For those of you interested in learning about these homeostatic control mechanisms in more detail, the following section will be of interest but it can probably be skipped over by the casual reader — but you may miss some interesting facts about ACE!
Principal among these homeostatic control mechanisms is the aforementioned renin-angiotensin-aldosterone system, or RAAS.
Even small decreases in ECF volume produce decrements in blood volume and blood pressure. These changes are detected by exquisitely sensitive, specialised cells in the kidney, triggering them to secrete an enzyme, called renin, into the blood.
Renin acts on a circulating protein which is made in the liver, called angiotensinogen, cleaving this substance into angiotensin I which is, in turn, converted into angiotensin II by contact with an enzyme called Angiotensin Converting Enzyme, or simply, ACE, located principally in the lungs. Angiotensin II stimulates the release of a hormone called aldosterone made in the adrenal glands.
The biological action of aldosterone is to increase the retention of sodium ( in exchange for potassium) and water by the kidney. It acts by binding to a receptor in the cytoplasm of the renal tubular cells. The activated receptor then stimulates the production of ion channels in the renal tubular cells, thereby increasing sodium reabsorption into the blood and increasing potassium excretion into the urine.
Aldosterone therefore affects blood pressure by increasing or decreasing the sodium content and volume of the extracellular fluid.
ACE – SNAKES, ANTIHYPERTENSIVES and COVID
The Discovery of ACE-Inhibitors
In the 1970’s the pharmaceutical industry targeted ACE for the treatment of hypertension by developing drugs that could inhibit ACE . The aim was to block aldosterone production (by blocking the conversion of angiotensin I to angiotensinII), thereby increasing the excretion of sodium by the kidneys and causing a contraction in ECF volume to lower blood pressure.
This effort came about quite serendipitously by the discovery in the research lab of a consultant to the pharmaceutical giant, E.R Squibb and Sons, that the venom from a poisonous Brazilian viper contained peptides which inhibited ACE. A bite from this snake causes an instant drop in blood pressure in its prey, making escape impossible.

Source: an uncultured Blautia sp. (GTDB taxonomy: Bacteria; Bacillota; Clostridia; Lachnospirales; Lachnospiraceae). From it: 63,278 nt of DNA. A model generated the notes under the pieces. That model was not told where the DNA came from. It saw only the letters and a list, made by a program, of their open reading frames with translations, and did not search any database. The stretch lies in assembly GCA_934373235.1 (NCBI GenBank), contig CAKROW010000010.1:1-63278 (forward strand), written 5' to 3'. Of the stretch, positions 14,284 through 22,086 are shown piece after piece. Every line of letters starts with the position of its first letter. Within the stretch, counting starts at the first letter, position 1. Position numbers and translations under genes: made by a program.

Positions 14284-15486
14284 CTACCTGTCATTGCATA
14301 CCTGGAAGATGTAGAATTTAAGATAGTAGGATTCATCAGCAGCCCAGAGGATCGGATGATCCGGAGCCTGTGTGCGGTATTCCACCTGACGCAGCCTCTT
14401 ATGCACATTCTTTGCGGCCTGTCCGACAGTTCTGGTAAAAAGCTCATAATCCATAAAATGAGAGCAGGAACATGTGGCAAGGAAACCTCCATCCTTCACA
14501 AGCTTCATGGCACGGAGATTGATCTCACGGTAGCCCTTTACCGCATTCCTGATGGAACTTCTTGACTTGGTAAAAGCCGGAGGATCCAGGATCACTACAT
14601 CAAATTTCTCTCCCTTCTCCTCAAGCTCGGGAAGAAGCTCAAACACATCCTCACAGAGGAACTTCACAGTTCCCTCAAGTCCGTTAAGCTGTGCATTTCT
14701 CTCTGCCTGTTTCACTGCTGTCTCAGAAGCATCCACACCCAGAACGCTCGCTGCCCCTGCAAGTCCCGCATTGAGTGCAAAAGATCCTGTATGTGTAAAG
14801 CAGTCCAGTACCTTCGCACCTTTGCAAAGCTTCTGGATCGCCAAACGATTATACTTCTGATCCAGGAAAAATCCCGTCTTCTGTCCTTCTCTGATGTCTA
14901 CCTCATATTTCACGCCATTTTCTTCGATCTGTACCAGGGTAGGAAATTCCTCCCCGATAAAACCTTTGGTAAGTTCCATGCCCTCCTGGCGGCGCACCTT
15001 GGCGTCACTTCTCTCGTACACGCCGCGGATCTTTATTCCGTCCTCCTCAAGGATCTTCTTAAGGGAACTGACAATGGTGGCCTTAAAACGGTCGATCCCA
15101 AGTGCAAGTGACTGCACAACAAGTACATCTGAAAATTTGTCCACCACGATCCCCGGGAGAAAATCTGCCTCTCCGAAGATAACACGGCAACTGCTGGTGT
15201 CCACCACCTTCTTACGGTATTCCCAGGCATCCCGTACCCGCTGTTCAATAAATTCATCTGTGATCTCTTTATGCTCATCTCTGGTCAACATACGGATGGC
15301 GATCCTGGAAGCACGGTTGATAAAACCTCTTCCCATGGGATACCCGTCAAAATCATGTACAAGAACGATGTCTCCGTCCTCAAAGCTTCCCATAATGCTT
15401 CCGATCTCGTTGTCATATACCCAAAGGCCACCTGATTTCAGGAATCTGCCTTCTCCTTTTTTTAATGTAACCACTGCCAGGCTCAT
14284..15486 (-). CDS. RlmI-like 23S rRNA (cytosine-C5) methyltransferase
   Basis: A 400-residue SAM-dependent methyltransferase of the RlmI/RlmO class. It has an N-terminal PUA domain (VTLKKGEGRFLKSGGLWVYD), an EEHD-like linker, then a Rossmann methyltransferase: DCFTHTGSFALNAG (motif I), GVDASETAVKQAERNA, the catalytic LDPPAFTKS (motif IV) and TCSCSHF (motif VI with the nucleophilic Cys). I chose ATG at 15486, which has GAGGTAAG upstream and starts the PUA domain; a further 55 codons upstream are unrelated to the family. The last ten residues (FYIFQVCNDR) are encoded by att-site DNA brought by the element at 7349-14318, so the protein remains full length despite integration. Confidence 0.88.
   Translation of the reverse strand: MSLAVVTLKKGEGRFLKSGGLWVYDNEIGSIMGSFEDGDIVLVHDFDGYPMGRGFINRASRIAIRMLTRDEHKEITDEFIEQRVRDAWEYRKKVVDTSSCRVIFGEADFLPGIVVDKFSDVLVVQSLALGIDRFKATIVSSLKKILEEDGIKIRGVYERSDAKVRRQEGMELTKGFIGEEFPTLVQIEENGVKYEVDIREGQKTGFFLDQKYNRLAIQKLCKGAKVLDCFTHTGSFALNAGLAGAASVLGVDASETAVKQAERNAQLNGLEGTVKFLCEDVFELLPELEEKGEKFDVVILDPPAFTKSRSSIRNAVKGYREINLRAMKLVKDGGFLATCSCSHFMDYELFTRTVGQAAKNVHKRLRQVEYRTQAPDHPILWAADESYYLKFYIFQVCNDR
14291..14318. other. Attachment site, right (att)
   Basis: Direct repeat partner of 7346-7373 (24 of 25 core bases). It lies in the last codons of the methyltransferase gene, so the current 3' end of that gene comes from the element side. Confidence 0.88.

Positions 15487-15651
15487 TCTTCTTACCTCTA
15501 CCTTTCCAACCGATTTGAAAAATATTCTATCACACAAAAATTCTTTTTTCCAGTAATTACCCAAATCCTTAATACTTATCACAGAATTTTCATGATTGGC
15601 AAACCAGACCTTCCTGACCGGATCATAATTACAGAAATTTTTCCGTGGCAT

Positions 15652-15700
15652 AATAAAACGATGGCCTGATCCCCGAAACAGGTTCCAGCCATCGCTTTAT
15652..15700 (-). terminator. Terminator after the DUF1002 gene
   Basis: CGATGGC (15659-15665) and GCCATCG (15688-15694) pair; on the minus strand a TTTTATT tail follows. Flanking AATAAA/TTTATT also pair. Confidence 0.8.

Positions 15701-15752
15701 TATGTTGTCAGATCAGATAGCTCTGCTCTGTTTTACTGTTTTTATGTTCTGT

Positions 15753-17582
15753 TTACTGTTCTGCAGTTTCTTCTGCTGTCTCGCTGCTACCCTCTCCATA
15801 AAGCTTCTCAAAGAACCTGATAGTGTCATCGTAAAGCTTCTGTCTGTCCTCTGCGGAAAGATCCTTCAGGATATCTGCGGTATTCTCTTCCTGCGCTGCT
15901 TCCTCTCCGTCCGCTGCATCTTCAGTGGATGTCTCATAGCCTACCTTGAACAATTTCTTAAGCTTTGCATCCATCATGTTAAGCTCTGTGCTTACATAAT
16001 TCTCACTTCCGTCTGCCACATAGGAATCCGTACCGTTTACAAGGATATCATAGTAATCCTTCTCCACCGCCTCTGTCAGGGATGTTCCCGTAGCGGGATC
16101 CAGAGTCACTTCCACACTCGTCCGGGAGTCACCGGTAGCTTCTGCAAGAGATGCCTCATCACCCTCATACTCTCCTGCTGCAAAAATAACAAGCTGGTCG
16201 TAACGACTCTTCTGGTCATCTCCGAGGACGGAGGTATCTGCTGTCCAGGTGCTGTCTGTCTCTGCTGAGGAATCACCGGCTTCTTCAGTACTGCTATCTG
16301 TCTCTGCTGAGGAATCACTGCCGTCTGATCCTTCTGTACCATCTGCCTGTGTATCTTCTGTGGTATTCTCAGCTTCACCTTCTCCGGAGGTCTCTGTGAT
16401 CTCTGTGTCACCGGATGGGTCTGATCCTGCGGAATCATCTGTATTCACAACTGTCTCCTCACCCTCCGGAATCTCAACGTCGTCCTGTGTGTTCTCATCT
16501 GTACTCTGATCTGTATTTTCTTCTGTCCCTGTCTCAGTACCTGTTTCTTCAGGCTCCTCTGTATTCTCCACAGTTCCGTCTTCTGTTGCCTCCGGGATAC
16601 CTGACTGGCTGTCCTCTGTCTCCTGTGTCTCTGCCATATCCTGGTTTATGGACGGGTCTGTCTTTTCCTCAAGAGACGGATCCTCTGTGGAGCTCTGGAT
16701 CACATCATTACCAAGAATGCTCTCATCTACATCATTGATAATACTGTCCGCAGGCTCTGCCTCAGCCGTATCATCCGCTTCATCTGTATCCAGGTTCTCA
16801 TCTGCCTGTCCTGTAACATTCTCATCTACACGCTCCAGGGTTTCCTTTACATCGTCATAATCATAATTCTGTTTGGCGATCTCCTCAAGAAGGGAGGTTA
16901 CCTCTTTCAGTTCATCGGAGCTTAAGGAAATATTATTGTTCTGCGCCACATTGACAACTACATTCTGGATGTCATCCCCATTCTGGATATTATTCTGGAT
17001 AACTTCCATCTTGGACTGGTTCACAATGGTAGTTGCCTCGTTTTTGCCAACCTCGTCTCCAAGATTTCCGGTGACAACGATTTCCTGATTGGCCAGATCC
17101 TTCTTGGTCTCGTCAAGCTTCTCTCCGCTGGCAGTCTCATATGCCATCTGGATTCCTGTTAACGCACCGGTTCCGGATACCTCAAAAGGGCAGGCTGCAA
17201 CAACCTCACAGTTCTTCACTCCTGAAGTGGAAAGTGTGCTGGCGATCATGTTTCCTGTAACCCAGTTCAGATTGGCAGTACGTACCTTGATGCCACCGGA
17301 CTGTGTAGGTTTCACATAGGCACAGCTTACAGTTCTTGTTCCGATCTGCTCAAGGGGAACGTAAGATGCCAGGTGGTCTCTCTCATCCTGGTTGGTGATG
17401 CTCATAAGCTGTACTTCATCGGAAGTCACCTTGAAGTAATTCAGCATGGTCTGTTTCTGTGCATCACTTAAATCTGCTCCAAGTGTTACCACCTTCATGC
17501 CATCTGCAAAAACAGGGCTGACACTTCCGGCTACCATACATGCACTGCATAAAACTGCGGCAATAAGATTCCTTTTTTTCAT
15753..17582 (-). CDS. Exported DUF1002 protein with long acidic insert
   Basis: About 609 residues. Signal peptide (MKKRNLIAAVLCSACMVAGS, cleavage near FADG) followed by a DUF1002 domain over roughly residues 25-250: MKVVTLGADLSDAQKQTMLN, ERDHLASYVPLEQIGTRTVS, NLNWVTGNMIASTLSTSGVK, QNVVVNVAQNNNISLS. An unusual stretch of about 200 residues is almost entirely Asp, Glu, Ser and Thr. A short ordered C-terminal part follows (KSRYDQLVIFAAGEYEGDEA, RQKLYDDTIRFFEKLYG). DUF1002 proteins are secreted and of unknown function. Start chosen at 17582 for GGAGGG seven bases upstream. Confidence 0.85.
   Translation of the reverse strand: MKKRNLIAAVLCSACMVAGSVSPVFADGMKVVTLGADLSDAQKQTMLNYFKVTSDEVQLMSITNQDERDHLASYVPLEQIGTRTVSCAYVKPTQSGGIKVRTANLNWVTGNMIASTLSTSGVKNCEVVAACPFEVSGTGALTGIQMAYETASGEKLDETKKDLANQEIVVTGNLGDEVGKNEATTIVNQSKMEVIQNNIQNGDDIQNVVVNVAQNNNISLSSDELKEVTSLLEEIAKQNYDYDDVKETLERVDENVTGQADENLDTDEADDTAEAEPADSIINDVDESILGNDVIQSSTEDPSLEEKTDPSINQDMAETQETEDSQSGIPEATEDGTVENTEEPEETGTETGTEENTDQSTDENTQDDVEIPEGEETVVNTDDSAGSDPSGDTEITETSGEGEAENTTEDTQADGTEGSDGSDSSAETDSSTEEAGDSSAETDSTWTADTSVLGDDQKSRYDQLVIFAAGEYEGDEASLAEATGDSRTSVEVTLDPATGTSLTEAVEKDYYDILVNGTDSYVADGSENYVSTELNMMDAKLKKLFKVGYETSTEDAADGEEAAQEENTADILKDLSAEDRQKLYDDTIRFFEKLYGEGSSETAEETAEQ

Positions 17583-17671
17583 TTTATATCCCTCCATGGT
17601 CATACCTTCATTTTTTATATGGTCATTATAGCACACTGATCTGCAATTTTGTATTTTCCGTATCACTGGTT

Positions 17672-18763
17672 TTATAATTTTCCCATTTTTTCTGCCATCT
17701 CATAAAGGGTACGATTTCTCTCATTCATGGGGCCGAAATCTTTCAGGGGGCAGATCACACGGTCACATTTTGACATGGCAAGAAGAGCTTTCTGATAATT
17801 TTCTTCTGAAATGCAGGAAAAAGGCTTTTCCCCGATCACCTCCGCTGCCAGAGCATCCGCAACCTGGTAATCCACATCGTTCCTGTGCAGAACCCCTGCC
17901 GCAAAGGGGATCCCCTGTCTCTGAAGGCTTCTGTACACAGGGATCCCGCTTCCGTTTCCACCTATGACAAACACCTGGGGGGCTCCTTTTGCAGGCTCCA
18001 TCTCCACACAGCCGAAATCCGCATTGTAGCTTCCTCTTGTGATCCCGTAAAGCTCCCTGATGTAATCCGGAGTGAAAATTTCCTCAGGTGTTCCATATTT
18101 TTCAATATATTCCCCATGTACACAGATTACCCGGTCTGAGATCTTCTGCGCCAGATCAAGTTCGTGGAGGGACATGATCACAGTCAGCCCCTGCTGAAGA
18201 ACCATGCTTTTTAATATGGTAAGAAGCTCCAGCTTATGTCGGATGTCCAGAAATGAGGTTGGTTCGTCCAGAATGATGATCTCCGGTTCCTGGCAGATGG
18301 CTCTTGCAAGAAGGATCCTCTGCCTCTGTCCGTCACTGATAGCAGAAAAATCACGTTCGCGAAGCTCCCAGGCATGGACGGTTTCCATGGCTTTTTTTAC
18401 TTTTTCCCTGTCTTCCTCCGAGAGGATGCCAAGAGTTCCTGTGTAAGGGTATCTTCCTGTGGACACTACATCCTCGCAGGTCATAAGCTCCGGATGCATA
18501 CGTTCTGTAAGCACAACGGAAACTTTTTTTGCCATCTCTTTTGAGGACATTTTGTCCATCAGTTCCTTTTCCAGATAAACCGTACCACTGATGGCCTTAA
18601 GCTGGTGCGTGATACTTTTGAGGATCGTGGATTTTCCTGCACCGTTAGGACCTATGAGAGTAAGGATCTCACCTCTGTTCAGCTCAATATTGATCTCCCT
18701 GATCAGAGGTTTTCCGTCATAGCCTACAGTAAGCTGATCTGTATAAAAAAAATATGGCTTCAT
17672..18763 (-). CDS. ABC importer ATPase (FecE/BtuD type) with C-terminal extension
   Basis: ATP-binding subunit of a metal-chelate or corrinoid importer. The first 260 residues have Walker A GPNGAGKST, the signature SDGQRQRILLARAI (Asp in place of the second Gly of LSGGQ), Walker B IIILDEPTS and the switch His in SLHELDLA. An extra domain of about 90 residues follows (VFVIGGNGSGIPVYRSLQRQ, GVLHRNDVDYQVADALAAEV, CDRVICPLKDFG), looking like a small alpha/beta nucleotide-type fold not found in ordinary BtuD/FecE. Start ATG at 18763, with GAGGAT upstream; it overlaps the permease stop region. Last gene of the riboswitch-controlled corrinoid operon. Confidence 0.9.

This first peptide extract from the snake venom could not be taken by mouth, so further studies were carried out in the lab to synthesise a similar peptide which was orally active (thus sparing the snakes from further exploitation!)
This medication was called Captopril (Trade name Capo- ten), and was Sqibb’s first billion dollar drug. It opened a new approach to the treatment of hypertension and it is now among the most common class of hypertensive medications.
Now, what about that suggested link between ACE- inhibitors and COVID-19?
In early part of 2020 when the COVID -19 epidemic was just getting underway, statements appeared in the press suggesting that people taking ACE-inhibitors for blood pressure control could be at higher risk of coronavirus infection and at higher risk of severe or fatal coronavirus symptoms.
The suggested link was based on the observation that ACE inhibitors increase levels of the ACE enzyme in the body, which of all things happens to be the very same enzyme that the coronavirus uses to infect the body, binding to it in the lungs with its spike protein.
The improbable juxtaposition of these phenomena seemed like the worst-case scenario imaginable — as if it were dreamed up in some sort of twisted, dystopian world.
For the millions of people on ACE inhibitor medication, the prospect was frightening. The issue had to be addressed urgently!
In May 2020, the New England Journal of Medicine responded by publishing three large observational studies from around the globe, involving thousands of patients who had contracted COVID-19, which specifically examined the question as whether ACE inhibitors were indeed harmful.
Their message was consistent and clear — none of the studies revealed any higher risk of infection or of more serious disease, with the continued use of ACE inhibitors.
Doctors and their patients breathed a huge sigh of relief.
NOW FOR THE MEAT OF THE MATTER – IS DIETARY SALT HARMFUL?
No-one questions the body’s need for salt and and it is also generally accepted that there is a link between high BP, cardiovascular disease and the consumption of too much salt.
But how much is too much ? And, can you become unhealthy from eating too little salt ?
A couple of years ago I would say that the court of public health opinion was swinging decidedly toward the viewpoint that we were all eating too much salt.
Efforts were underway to increase public awareness of the perceived harmful effects of salt on health and a worldwide campaign, sponsored by the WHO, was being promoted internationally to reduce dietary salt intake to less than 5 g per day.
Recently, however, such efforts have come under question.
The reason has been the publication of new information from a comprehensive, large scale re-evaluation of collected global data looking at contemporary levels of dietary salt intake and at the limited health results that can be achieved by reducing salt consumption.
THE COCHRANE META-ANALYSIS OF 2020